Health & Healing

9 tips for better sleep

Rick Hanson offers tips for getting a better night's rest.

Photo by Liza Matthews

You need more sleep.

That is, unless you really are that one person in a hundred these days who’s truly getting enough sleep. (Disclosure: that person is definitely not me.)

Without enough sleep, risks go up for car accidents, diabetes and heart disease, depression, and unwanted weight. And performance goes down in paying attention, learning, and staying motivated. Plus, it just feels bad to be foggy, groggy, tired, and irritable.

People don’t get enough sleep for a variety of reasons. It’s common to stay up too late and get up too early, and drink too much coffee to get going in the morning and too much alcohol to relax at night. Sleep problems are also a symptom of some health conditions—such as sleep apnea—so talk with your doctor if you have insomnia, or if you still feel tired after seemingly getting enough sleep.

The right amount of sleep varies from person to person—and from time to time: if you’re stressed, ill, or working hard, you need more sleep. Whatever it is that you need, the key is consistency: getting good rest every night, not trying to catch up on a weekend or holidays.

After I left home, I’d often go back and visit my parents. Year after year, they’d tell me I looked tired and needed more sleep. It bugged me every time. But you know what?

They were right. Almost everyone needs more sleep.

How

Two things get in the way of sufficient sleep: not setting enough time aside for it, and not having deep and continuous sleep during the time allotted.

In terms of the first problem:

  • Decide on how much time you want to set aside for sleep each night. Look at your schedule, see when you need to wake up, then work backwards to give yourself a bedtime. Figure out what you need to do during the hour before your bedtime to get to sleep on time; it probably includes not getting into an argument with anyone!
  • Observe the “reasons” that come up to stay up past your bedtime. Most if not all of them will boil down to a basic choice: what’s more important,  your health and well-being—or watching another hour of TV, doing housework, or (fill in the blank)?
  • Really enjoy feeling rested and alert when you get enough sleep. Take in those good feelings, so your brain will want more of them in the future.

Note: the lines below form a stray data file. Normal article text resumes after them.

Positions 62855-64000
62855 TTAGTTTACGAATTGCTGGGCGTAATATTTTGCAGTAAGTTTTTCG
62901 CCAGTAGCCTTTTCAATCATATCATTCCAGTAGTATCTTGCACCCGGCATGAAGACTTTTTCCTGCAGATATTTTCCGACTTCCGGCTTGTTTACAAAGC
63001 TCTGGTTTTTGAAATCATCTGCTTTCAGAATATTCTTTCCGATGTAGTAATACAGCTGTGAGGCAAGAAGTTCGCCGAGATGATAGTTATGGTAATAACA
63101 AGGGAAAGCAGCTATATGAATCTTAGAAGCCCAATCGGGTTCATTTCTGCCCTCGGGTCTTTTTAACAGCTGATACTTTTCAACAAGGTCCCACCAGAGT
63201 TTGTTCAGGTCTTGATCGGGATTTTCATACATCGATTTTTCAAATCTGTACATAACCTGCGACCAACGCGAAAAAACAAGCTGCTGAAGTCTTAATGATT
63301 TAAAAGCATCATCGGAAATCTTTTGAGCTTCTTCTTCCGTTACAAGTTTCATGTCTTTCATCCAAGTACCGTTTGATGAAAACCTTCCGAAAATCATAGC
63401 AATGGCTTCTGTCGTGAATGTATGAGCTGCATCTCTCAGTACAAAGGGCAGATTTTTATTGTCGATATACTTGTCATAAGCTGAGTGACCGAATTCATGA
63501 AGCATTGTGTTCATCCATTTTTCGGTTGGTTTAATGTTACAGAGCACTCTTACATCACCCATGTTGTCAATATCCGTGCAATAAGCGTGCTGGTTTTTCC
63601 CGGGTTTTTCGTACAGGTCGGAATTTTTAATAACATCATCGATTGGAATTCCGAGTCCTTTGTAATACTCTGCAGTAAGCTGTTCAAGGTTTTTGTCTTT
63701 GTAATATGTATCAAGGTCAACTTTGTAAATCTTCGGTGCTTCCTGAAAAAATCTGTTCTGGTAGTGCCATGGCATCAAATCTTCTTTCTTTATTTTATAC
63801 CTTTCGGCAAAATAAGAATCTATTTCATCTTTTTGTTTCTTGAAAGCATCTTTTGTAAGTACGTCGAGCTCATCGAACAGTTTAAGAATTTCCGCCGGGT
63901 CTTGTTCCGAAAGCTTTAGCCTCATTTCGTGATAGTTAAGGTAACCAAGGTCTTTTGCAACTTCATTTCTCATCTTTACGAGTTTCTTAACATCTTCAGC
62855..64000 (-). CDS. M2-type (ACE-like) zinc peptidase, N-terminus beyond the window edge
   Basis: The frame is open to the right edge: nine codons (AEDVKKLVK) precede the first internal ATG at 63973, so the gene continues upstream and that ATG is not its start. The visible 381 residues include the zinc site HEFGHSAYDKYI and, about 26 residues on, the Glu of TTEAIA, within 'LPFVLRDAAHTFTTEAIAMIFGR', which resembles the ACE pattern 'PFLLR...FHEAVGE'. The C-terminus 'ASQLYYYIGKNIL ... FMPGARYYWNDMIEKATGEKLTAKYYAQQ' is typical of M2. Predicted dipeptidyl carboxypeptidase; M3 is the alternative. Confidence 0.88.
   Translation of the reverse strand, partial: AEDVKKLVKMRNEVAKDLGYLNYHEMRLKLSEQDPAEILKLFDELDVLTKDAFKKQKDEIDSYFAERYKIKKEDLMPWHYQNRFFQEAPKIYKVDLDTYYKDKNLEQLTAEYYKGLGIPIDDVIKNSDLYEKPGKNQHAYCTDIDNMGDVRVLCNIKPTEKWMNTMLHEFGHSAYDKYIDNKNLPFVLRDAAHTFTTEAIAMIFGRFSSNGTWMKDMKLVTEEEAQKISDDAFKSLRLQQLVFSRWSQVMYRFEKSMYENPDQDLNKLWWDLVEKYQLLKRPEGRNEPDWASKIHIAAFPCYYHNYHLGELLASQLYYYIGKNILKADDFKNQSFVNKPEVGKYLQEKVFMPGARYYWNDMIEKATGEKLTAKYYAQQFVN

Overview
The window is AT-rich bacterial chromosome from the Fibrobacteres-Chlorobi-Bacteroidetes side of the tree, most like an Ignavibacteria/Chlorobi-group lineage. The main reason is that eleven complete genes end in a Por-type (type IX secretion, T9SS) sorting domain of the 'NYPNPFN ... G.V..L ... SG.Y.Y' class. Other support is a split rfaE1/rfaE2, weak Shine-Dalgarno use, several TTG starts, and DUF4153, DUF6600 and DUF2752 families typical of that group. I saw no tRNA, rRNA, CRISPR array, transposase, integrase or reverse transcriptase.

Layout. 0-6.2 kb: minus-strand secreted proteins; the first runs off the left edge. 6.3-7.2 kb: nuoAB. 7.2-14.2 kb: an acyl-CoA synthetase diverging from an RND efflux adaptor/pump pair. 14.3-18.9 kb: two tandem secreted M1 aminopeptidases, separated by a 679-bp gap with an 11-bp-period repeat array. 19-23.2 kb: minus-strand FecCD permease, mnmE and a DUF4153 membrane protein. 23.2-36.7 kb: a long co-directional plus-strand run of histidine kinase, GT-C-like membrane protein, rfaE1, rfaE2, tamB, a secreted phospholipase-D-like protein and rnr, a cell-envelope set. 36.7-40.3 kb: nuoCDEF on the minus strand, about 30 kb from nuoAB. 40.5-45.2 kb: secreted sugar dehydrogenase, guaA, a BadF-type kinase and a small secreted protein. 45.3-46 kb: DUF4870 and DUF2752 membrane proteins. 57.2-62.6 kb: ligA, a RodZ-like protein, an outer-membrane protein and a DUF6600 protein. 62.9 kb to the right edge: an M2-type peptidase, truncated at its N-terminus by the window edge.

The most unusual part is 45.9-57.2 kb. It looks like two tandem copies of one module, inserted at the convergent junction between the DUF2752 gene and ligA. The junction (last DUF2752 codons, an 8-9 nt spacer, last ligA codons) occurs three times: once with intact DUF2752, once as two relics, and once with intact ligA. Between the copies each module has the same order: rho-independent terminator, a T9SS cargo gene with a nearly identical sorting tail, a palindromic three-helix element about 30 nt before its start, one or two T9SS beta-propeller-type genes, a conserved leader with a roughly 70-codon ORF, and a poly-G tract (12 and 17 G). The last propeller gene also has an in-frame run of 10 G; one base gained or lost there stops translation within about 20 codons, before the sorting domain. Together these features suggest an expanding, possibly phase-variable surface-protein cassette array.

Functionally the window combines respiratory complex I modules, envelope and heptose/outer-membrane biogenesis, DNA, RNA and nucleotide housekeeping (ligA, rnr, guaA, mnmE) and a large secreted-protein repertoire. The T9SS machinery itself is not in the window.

In terms of the second problem, issues with sleep itself, here are some suggestions; pick the ones that work for you:

  • Consider the advice of organizations like the National Sleep Foundation, including: have a bedtime routine; relax in the last hour or two before bed; stop eating (particularly chocolate), drinking coffee or alcohol, exercising, or smoking cigarettes at least 2 to 3 hours before bedtime; make sure the environment of your bedroom supports sleep (e.g., cool and quiet, good mattress, earplugs if your partner snuffles or snores).
  • Do what you can to lower stress. Chronic stress lifts hormones like cortisol which will make it hard to fall asleep or wake you up early in the morning.
  • Make a deal with yourself to worry or plan in the morning. Shift your attention to things that make you feel happy and relaxed, or simply to the sensations of breathing itself. Bring to mind the warm feeling of being with people who care about you. Have compassion for yourself.
  • Relax your tongue, lips and jaw, and eyes; take five to ten long exhalations; imagine your hands are warm (and tuck them under the pillow); rest a finger or knuckle against your lips; imagine you are in a very peaceful setting; progressively relax each part of your body, starting with your feet and moving up to your head.
  • Certain nutrients are important for sleep. Unless you’re sure you’re getting these in your daily diet, consider supplementing magnesium (500 mg/day) and calcium (1200 mg/day). If you can, take half in the morning and half before bed.
  • The neurotransmitter, serotonin, aids sleep; it is made from an amino acid, tryptophan, so consider taking 500-1000 mg of tryptophan just before bed. If you wake up in the middle of the night and can’t easily fall back to sleep, consider 1 mg of melatonin taken sublingually (under the tongue). You can also eat a banana or something else that’s equally quick and easy; rising blood sugar will lift insulin levels, which will help transport more tryptophan into your brain. You can usually get tryptophan and melatonin at a health food store; do not supplement either of these if you are breastfeeding or taking psychiatric medication (unless your doctor tells you it’s fine).

Good night!

 


Excerpted from Just One Thing: Developing a Buddha Brain One Simple Practice at a Time by Rick Hanson, Ph.D. Reprinted with permission by New Harbinger Publications Inc. To buy the book, click here.